500 Words, Day Seven / by dan turner

Yesterday I got into a fight on Twitter with TechCrunch. Or about TechCrunch. It's hard to tell who works there and who's just a fervent defender.

The subject was the horrid, stupid, TitStare. I'm not going to boost its search ranking; you can look it up.

At the big TechCrunch "disrupt" conference, some brogrammers presented their app for dudes who like to stare at tits. It involved staring at tits. The app also included an affordance that looked like jacking off. Yes, it was that classy. We should note that it got cheers and applause.

What got me going wasn't just the sexism and bro culture the presentation embodied. I think we're all on the same page (aside from the someone who set up a twitter bot to spam perhaps the ultimate bro comment of "#TitStare is awesome. Stop hating you feminazis (or whiteknights) and take a joke [all sic]". What got me going was TechCrunch's non-apology apology:

"We apologize for two inappropriate hackathon presentations earlier today. We will more carefully screen from now on."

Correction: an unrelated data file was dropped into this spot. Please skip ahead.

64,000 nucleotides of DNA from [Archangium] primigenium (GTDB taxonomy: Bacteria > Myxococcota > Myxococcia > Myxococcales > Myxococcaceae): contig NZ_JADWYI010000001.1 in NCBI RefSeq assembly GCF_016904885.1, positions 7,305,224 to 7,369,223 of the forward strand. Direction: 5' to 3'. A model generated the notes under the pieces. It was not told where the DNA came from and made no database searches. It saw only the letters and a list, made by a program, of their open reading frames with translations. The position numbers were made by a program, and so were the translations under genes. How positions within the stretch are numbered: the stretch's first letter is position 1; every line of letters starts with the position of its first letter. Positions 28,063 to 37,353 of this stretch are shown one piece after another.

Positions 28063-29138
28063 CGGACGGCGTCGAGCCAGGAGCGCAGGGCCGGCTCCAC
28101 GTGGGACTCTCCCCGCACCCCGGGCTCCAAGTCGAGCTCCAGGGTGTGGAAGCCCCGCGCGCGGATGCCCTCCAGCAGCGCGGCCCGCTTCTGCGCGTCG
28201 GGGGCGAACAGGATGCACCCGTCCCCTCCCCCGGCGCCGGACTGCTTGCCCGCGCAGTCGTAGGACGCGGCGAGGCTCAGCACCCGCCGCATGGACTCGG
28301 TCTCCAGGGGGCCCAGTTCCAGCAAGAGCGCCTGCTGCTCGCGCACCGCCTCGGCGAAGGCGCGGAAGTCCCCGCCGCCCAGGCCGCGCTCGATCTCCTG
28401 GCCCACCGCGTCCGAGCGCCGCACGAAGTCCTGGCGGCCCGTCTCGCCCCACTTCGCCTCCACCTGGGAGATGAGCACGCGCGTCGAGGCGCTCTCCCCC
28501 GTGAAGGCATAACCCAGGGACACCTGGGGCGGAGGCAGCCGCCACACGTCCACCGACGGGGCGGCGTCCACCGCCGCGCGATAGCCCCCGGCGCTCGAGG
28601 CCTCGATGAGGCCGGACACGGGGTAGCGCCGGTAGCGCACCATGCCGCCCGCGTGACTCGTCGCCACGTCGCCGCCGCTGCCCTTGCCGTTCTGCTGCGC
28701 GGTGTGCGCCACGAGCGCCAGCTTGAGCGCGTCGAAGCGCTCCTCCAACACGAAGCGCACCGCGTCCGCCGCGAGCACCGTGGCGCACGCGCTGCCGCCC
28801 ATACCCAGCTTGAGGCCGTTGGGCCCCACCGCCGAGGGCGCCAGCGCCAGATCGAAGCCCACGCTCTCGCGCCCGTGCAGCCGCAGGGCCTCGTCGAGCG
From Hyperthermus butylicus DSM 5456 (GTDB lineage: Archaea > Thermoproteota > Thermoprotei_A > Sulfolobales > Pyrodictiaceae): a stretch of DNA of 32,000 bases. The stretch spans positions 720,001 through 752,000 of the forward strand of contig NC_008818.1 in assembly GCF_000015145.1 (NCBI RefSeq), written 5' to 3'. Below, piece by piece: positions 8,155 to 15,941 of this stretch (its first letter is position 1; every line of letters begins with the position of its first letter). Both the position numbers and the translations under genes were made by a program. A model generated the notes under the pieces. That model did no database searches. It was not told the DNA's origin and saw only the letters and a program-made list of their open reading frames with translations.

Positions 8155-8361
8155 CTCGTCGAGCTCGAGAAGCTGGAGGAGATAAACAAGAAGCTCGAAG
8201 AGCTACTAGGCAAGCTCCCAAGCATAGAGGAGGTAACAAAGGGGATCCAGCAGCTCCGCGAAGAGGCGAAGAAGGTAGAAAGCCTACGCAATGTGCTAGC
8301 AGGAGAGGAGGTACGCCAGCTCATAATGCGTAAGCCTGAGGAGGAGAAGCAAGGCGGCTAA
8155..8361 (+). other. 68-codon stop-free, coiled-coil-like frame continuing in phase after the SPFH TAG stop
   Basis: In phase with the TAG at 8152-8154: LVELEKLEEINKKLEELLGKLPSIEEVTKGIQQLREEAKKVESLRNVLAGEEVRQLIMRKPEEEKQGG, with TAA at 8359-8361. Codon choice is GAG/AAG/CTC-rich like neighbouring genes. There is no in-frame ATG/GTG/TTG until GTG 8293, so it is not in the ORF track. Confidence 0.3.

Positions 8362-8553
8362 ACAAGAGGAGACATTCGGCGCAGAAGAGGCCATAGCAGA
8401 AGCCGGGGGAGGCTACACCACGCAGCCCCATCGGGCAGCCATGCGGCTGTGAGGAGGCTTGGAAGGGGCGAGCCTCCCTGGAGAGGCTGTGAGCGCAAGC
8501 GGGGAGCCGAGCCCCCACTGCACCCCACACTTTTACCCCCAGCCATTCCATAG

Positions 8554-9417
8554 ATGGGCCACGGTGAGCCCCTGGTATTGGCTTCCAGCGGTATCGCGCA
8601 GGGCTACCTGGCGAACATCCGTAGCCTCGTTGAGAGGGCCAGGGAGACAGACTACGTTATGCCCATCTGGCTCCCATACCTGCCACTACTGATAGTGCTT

No responsibility taken. But "more carefully screen" – so there was a process that saw these assholes and decided, "Yeah, TechCrunch should promote these guys, and totally give them our aegis and branding"?

My response was to call bullshit and that this says a lot about the value of TechCrunch's paid conference – remember that the selling point is whom you'll meet and who is shown off. This got up someone's nose. @kennethn, who turns out to be a partner at Google Ventures (another place I never expect to work), tweeted that hey, TechCrunch also presented an awesome 9-year-old girl, too.

Which is great. She's great. But besides the point. And I said so, and @kennethn claimed I was putting words in his mouth.

That TechCrunch gave its stage to her that has zero relevance to, and does not mitigate, TitStare's showcasing. Giving money to the homeless does not balance out murdering one of them. A hyperbolic example, of course, but logically equivalent, and it shows the same problem in the "we also did a good thing" as in Mill's utilitarianism. It's not algebra, with balancing bad and good; there are bad things that you should not let pass. TitStare was one of them, and that they were allowed to pass highlights a systemic issue; casual sexism in the tech world is still, to some degree, condoned. (And I wonder if a 39-year-old woman would be given the same showcasing as the 9-year-old; but that's another issue.)

I've long had my philosophical, cultural, and professional differences with TC. This is no secret (and I'm sure they couldn't care less about me, as I have as much control over money going to them or their friends as my non-existent cat does). Usually it's about their near-"greed is good" level of worship of capital at the expense of the public good. But this is worse.

And that is 500 words.